How do you build and empower your team?

Kyle Corbin has been serving youth as a volunteer or pastor for over 10 years. He is currently the youth pastor at the Bridge Church in North Vancouver B.C. You can follow his blog at: kylecorbin.blogspot.com or Twitter: @CorbinKyle

I remember the summer of 1990. I was listening to a youth speaker at a Christian youth conference share the message of God’s Word with over 700 other young people. God transformed my life that week in some unforgettable ways. Funny thing is, that was over 22 years ago and I still remember the stories that the youth speaker shared that week.

If you communicate/preach/speak/teach the Word of God to students, it is vital that you use memorable illustrations. Hopefully, you have a system in place for saving and filing the illustrations that you come across. Personally, I use Evernote. Find what works best for you and USE IT. Most youth pastors hamper their effectiveness by under-utilizing an illustration filing system. What are the secrets to finding these illustrations in the first place? Here are five:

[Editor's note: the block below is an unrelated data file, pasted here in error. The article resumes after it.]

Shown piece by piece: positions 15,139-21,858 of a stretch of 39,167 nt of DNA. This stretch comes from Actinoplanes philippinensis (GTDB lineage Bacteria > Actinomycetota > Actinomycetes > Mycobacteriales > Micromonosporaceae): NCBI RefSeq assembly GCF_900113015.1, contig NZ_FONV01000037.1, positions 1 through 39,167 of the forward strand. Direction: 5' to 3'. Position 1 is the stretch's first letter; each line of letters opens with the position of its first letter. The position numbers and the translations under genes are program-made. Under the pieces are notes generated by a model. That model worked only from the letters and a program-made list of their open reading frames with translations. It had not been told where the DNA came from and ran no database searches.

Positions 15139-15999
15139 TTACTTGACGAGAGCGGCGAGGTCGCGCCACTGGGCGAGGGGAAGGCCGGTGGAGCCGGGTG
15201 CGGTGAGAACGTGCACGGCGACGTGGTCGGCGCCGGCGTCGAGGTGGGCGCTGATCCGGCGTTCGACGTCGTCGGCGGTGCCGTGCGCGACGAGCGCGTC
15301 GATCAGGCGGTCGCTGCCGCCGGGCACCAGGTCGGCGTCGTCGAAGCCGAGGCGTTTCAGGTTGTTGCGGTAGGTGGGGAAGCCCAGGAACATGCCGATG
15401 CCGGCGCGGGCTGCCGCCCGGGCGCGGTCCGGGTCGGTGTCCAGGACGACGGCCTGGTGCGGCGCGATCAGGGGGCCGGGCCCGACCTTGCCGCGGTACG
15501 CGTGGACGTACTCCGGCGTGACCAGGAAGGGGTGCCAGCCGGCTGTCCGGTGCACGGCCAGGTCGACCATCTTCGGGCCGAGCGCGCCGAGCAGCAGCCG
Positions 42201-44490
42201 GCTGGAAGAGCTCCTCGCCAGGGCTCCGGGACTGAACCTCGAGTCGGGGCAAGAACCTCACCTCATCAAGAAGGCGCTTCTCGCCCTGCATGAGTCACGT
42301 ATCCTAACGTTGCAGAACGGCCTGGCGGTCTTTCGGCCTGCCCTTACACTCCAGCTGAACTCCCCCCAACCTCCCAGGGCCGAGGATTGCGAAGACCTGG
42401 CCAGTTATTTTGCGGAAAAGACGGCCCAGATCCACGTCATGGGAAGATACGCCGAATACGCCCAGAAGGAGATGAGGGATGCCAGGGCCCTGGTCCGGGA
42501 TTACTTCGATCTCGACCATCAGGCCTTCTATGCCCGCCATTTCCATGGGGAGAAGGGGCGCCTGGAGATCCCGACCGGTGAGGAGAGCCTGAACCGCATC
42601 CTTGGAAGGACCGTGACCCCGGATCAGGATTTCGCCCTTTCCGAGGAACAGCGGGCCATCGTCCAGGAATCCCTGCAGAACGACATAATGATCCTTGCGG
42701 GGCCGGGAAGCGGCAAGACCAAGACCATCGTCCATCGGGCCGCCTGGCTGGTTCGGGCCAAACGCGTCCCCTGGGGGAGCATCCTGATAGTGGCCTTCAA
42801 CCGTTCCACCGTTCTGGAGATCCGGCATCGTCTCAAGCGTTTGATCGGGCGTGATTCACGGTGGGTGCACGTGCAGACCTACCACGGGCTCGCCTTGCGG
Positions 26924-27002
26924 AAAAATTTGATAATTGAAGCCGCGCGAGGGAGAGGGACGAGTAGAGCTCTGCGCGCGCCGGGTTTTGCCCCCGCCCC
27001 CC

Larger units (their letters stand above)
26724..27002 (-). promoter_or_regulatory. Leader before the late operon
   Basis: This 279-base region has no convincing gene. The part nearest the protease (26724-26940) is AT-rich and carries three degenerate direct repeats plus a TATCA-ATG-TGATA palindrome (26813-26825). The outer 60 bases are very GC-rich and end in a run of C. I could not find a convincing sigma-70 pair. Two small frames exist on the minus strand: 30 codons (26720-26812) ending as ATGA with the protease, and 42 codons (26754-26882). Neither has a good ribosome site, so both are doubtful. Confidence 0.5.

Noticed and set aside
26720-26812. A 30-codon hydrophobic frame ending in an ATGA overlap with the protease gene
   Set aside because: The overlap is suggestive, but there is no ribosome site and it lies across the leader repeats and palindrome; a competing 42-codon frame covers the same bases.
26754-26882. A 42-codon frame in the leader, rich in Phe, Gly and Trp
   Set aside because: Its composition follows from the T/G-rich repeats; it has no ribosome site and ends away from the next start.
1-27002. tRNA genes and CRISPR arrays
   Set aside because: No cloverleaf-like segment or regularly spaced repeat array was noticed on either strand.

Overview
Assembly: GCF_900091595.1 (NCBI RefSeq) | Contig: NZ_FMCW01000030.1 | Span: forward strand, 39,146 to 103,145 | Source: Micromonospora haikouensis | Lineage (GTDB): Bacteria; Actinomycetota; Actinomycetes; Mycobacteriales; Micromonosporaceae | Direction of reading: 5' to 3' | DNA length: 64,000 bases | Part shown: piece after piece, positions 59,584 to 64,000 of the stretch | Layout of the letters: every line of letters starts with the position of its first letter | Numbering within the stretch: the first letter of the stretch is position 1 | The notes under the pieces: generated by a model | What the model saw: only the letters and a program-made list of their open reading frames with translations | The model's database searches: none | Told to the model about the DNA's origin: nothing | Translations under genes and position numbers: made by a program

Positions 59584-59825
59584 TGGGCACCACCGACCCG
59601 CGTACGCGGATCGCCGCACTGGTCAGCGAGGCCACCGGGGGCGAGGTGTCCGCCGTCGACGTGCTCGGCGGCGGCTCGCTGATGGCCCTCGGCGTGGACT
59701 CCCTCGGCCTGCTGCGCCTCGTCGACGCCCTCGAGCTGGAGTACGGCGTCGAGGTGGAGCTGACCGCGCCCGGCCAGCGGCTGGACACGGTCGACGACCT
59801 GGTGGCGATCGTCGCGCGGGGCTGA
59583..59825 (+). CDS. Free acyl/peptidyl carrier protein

1. Examine your own life.
Personal life stories tend give the most bang for your buck in terms of impact. Take time out once per week to examine your life and think through humorous, sad, disappointing, fun, adventurous, or life-changing moments. As they come to mind, WRITE THEM DOWN.

2.  Utilize Media.
Television shows or movie scenes can act as a great opener to your message. The internet itself is full of an endless supply of great quotes, news stories, and anecdotes. Be sure to save these as you come across them in your daily life. An extra ten seconds of work to save and file an illustration or thought can save you hours of research and preparation months later.

3. Remember the Bible.
It’s God’s Word. It’s 100% true and infallible. You can never go wrong illustrating biblical truth with stories from the Bible.